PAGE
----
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Friday Morning (6 Comments) (link)
 Friday, 29-October-2010  03:51:46 (GMT +10) - by Agg

Mpot noticed this gummi-bear fingerprint scanner bypass trick. If it sounds familiar, it was done back in 2002 as well, and I think MythBusters even covered it. Strange that it's still an issue, then! The department said the decision to adopt the technology is up to the school, and participation in the scheme is optional. Fingerprints can be lifted from a variety of surfaces, and then scanned, printed and applied to receptacle mediums which are used to trick scanners.

Four driverless electric vans have driven themselves from Italy to China. Though the vans were driverless and mapless, they did carry researchers as passengers just in case of emergencies. The experimenters did have to intervene a few times — when the vehicles got snarled in a Moscow traffic jam and to handle toll stations. The project used no maps, often traveling through remote regions of Siberia and China. At one point, a van stopped to give a hitchhiker a lift.

Speaking of China, they've apparently topped the supercomputer charts with some help from nVidia. Tianhe-1A combines 7,168 Nvidia Tesla M2050 graphics processing units (GPUs) with 14,336 Intel Xeon central processing units (CPUs). Nvidia is not only claiming the performance crown but a greener supercomputer, as well. The machine consumes only 4.04 megawatts, making it three times more power efficient than a CPU-only system, Nvidia said in a statement.

BugsBunny spotted this promotional video from Red Bull, showing what an F1 designer would get up to if anything was allowed, to make the fastest race car on Earth. Created by Polyphony Digital, working with us at Red Bull Racing and our chief technical officer Adrian Newey, the result goes far beyond the startling new look. Fortunately it's all within the virtual world of Gran Turismo 5, otherwise it looks like the driver would be squished against the side windows in the turns.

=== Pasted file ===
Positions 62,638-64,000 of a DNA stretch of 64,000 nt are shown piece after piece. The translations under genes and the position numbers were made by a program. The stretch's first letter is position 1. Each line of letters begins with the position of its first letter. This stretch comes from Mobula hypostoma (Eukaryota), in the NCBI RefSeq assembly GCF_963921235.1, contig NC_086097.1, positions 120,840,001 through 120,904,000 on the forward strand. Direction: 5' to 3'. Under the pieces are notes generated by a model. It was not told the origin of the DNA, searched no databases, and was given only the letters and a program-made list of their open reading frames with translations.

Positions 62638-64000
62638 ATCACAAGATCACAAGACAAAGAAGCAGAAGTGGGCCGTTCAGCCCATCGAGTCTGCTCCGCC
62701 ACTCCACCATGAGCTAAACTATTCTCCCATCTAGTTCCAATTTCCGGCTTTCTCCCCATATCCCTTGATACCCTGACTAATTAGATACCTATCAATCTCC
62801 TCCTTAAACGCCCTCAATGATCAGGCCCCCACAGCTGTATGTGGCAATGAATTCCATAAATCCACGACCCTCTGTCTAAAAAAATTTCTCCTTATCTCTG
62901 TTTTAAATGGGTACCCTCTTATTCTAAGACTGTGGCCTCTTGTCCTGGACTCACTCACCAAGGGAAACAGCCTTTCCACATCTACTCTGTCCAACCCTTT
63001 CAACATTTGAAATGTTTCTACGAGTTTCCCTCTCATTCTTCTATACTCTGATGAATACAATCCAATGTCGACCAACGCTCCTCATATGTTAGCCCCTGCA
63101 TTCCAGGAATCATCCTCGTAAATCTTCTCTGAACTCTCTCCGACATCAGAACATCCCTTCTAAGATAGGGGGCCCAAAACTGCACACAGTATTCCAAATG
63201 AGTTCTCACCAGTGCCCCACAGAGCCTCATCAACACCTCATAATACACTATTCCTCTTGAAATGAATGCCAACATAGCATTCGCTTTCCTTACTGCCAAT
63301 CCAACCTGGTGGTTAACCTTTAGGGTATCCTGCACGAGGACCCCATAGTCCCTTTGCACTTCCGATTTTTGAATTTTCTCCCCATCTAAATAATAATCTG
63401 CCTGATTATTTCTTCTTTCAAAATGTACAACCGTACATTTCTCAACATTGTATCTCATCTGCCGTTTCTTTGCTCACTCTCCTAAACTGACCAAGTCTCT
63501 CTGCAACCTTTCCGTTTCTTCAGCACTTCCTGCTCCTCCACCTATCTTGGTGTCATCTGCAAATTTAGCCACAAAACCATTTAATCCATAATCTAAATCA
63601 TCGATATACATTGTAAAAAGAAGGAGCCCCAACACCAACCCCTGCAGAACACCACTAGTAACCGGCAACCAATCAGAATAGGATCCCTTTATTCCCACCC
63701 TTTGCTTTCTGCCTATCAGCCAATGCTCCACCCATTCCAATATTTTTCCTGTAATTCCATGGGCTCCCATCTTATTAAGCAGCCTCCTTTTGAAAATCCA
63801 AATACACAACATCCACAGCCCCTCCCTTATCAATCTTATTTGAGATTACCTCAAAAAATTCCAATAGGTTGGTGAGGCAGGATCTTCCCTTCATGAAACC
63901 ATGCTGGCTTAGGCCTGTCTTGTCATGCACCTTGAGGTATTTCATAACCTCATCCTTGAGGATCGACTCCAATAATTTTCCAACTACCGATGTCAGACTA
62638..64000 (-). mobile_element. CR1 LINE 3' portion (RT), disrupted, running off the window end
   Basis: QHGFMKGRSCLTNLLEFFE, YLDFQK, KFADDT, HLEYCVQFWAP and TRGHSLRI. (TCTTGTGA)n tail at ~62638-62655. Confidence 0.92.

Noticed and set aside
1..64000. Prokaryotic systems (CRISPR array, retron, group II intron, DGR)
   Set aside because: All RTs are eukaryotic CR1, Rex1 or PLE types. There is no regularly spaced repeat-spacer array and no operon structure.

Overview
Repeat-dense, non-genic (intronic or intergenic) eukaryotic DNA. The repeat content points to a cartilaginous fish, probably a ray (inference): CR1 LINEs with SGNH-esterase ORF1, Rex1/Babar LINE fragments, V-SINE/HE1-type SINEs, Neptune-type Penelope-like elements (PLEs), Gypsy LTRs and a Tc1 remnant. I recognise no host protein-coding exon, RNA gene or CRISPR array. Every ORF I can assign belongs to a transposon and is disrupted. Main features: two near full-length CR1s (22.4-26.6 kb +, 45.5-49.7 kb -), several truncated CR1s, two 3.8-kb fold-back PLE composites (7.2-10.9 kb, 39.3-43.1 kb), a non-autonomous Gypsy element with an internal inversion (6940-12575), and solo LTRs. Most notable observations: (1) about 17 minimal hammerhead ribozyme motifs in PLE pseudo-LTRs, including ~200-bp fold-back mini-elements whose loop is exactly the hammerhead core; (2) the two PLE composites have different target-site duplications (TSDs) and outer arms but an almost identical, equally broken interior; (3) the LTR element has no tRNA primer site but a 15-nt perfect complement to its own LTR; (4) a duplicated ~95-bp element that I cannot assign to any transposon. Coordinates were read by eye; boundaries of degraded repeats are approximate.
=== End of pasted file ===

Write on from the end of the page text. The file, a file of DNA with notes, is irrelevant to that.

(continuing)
TheReg are reporting that Firefox 4 has been delayed. Mozilla has pushed back the planned release of Firefox to sometime in "early 2011." Previously, the open source outfit had said its latest desktop browser would be officially released next month. "As discussed in today’s Firefox delivery meeting, release candidate builds are now scheduled to ship in early 2011, with the final GA release shortly after," a Mozilla representative tells The Register.

If you're mourning the loss of GeoCities, you'll be happy to hear some furious last-minute leeching before it all went down has resulted in a 900GB archive torrent of many of the sites. What we were facing, you see, was the wholesale destruction of the still-rare combination of words digital heritage, the erasing and silencing of hundreds of thousands of voices, voices that representing the dawn of what one might call “regular people” joining the World Wide Web. A unique moment in human history, preserved for many years and spontaneously combusting due to a few marks in a ledger, the decision of who-knows for who-knows-what.

HotHardware checked out some wireless HDMI technologies. Though there are two camps firmly entrenched in the market (Intel's WiDi and WHDI), the bottom line is lag-free full HD 1080p HDMI wireless video/audio transmission is now a reality. No longer does that HTPC need to be shoehorned into the confines of your entertainment center. And that desktop replacement notebook you have perched on the coffee table just got a major display upgrade, seamlessly connected to your HDTV; look Ma, no wires. Stay with us as we take you through a tour of two WHDI standard-based wireless HDMI transmitter kits--the Asus WiCast and the briteView HDelight.

If you've had a bad day at work recently, be thankful you didn't lose control of nuclear weapons. Since LCCs ping out of sequence on occasion, missileers tried quick fixes. But as more and more missiles began to display error settings, they decided to take off-line all five LCCs that the malfunctioning center was connected to. That left 50 missiles in the dark.

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All original content copyright James Rolfe. All rights reserved. No reproduction allowed without written permission.